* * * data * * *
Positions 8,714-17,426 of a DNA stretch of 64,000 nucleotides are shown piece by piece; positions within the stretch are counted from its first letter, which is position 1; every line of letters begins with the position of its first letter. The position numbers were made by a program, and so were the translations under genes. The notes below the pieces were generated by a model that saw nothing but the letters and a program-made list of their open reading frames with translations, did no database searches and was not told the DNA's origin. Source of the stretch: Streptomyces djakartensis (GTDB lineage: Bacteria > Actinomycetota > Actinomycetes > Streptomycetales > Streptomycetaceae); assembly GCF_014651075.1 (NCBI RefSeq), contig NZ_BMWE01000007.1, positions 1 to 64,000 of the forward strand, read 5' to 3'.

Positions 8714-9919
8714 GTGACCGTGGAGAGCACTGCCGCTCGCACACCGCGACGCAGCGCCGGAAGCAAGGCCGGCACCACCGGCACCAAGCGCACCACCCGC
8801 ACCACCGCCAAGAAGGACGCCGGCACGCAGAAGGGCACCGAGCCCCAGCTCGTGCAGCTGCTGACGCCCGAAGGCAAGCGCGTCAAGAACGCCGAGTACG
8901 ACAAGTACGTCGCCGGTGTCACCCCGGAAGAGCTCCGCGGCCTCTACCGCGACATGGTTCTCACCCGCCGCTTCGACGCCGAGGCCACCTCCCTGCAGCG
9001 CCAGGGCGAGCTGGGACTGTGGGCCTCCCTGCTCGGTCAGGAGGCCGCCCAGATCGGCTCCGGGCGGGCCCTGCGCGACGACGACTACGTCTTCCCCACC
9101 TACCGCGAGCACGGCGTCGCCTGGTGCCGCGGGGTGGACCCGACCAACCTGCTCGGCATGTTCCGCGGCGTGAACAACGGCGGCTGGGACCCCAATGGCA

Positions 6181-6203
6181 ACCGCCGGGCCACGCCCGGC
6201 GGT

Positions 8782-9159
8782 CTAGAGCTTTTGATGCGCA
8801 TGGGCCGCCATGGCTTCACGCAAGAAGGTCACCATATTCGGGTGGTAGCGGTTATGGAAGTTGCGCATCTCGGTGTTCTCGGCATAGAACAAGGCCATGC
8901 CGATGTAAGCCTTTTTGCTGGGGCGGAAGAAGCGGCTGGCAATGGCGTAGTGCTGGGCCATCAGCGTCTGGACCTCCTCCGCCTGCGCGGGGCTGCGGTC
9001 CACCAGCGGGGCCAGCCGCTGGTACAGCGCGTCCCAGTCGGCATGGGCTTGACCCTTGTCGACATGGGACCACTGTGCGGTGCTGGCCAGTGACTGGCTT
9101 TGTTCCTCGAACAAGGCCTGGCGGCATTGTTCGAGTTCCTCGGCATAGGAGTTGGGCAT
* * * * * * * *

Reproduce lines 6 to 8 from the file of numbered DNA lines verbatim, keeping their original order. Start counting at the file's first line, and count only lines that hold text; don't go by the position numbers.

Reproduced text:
9001 CCAGGGCGAGCTGGGACTGTGGGCCTCCCTGCTCGGTCAGGAGGCCGCCCAGATCGGCTCCGGGCGGGCCCTGCGCGACGACGACTACGTCTTCCCCACC
9101 TACCGCGAGCACGGCGTCGCCTGGTGCCGCGGGGTGGACCCGACCAACCTGCTCGGCATGTTCCGCGGCGTGAACAACGGCGGCTGGGACCCCAATGGCA

Positions 6181-6203